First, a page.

An important note on terminology in the Second Temple period surrounds the usage of “gods.” While the Hebrew Bible freely uses it for a variety of divine beings, Second Temple literature tends to avoid using “gods” or “sons of god,” etc., preferring “angels” or “rulers.” Qumran, of course, is the significant exception to this. Jubilees and Sirach might consider them to be the “gods” (falsely) worshipped by other nations, but that they exist and are worshipped as such, does not mean that they exist as gods in these texts; thus, no “inclusive monotheism.” So, even if the heavenly rulers of other nations (being apportioned to them by the most high) are “gods” does not mean they exist in the same capacity “as gods” in the same way YHWH does. He is primarily arguing contra Horbury at this point, but the problem with the argument is simply that they divine “inclusive” and “exclusive” differently, so the difference is not substantive but semantic.

Subsequently, B surveys “Most High” in early Jewish literature. Most uccurrences fall under three issues (with exceptions for poetic parallelism, habit, etc.):

(1) Temple, cult, and prayer: Most High is the one worshiped in temple worship, such as in ben Sira’s discussion of temple worship (Sir. 50:1-21). The temple is the “house of the Most High.” As such, it is associated with sacrifice, worship, prayer, thanksgiving, blessing, and praise. Melchizedek, Levi, and the Hasmoneans are all called “priests of the Most High.” I might suggest that the term in a cultic setting refers to God in the Most High place (the holy/cosmic mountain, the devir). (I wish he had spent more time on the cultic associations, because it is the aspect that I find most intriguing.)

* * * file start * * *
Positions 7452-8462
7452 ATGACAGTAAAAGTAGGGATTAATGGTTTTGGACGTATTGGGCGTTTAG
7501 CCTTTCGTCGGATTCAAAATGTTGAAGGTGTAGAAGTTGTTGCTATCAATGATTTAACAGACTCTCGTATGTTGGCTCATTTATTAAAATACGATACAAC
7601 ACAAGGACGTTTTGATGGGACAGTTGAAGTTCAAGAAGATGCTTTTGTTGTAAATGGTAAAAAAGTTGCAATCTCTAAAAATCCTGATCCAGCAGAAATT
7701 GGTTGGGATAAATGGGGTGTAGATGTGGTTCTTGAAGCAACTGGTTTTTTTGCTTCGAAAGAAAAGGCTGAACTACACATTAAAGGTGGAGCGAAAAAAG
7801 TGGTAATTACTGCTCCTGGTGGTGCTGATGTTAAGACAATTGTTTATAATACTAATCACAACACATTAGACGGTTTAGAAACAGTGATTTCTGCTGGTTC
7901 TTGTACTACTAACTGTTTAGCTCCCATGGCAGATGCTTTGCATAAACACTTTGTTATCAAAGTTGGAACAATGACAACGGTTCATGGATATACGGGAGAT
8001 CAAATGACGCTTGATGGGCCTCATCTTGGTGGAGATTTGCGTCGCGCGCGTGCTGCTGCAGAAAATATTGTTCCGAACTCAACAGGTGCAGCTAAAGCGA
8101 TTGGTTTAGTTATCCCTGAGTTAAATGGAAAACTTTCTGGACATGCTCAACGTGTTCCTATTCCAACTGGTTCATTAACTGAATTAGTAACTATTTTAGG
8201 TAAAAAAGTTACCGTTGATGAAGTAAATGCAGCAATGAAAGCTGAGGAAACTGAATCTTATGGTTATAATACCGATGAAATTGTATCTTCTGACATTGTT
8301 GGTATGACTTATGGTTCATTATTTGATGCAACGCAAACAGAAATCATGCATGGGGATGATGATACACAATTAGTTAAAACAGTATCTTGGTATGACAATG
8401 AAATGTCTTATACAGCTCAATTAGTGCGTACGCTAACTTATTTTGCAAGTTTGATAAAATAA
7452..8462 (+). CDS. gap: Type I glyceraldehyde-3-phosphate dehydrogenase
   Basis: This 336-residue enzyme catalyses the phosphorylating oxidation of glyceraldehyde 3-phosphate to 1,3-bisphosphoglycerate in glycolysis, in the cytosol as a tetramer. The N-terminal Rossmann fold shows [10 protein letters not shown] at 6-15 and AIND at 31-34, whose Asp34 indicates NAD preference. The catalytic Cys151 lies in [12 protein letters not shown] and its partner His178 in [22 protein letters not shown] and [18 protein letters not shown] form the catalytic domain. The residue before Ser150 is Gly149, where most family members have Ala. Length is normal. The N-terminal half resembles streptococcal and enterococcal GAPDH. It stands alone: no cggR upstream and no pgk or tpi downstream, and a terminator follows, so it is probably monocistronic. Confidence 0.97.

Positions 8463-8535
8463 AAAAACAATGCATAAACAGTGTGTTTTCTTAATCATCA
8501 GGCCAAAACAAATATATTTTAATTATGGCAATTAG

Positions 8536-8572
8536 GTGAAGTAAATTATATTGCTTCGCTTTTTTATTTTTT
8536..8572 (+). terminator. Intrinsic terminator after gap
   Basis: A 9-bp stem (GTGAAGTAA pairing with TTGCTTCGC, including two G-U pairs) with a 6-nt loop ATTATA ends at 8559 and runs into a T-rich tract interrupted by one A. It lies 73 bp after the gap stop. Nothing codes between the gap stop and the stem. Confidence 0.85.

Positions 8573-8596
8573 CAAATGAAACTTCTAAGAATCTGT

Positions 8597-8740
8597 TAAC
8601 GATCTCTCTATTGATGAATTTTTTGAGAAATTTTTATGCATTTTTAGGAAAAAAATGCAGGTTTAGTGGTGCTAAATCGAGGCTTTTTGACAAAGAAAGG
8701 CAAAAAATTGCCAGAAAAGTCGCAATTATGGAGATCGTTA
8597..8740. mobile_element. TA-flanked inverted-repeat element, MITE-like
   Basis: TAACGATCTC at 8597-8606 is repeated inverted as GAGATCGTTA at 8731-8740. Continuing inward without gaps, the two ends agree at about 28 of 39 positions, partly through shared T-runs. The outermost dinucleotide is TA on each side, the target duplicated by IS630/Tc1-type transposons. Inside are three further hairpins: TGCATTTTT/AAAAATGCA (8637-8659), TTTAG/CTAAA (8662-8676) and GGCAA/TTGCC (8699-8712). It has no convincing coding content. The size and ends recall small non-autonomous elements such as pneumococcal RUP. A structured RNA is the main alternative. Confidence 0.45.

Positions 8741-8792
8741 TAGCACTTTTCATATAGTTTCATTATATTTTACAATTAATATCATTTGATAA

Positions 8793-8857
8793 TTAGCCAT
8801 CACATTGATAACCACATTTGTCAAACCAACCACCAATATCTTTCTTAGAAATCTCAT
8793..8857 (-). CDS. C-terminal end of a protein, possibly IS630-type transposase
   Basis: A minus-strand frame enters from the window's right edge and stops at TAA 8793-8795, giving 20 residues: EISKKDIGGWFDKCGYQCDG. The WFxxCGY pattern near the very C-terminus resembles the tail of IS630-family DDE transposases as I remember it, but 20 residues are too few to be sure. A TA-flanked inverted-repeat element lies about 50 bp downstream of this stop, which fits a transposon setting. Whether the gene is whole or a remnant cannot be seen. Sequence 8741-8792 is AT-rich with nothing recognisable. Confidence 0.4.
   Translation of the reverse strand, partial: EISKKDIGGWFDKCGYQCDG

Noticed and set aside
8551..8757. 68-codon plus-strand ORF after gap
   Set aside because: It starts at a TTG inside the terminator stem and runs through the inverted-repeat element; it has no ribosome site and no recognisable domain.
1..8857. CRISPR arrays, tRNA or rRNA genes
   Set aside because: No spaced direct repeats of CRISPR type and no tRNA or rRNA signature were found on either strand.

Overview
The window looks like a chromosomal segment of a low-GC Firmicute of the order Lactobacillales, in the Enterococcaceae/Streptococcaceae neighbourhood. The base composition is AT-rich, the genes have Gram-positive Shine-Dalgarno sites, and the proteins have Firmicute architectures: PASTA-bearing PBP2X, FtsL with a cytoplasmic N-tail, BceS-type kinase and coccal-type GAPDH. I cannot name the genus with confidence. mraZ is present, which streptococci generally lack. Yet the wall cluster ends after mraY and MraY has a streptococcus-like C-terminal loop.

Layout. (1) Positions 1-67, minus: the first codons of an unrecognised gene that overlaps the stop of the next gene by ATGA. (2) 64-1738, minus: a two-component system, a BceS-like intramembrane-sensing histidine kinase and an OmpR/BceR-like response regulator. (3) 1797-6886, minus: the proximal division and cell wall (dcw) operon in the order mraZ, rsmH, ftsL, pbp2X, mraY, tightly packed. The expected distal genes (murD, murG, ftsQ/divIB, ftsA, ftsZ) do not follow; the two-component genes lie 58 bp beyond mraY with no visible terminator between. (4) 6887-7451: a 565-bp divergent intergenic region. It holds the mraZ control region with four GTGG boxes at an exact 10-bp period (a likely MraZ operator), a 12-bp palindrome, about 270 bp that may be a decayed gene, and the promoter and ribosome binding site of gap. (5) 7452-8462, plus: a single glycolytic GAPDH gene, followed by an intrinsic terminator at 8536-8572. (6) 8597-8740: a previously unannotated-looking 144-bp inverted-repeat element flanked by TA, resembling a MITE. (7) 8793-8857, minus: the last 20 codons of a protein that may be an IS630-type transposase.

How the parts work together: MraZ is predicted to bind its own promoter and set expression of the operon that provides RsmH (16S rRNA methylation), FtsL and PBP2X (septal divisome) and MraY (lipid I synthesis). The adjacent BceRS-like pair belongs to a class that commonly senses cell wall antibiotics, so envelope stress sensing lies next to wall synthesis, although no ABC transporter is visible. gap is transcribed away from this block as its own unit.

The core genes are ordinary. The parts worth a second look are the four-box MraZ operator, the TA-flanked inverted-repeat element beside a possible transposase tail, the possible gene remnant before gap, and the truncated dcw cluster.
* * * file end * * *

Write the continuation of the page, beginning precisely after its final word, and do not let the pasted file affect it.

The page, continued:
(2) God as sovereign (seemingly most obvious association of “most high”). He discusses the holy of holies as the heights of heaven (which, in fact, probably should be mentioned under (1)), interlinking God’s sovereignty and cultic worship. Prayers with “most high” address God as supreme over all. Underlines God’s role as universal ruler and is connected with judgment.

(3) Use by or in relation to Gentiles: It is used in the literature by Gentiles to refer to Jewish God or by Jews referring to their God when in communication to Gentiles. Some uses here may be authentic, but probably a literary convention (especially with Gentiles referring to Jewish God as “most high” in Jewish literature!). This though links back to (2), since the title that denotes universal sovereignty would be the name most appropriate for Gentile usage (since they do not have the name “YHWH” revealed to them). In this way, the title “most high” in late second temple Judaism replaces “god of heaven” of early second temple Judaism.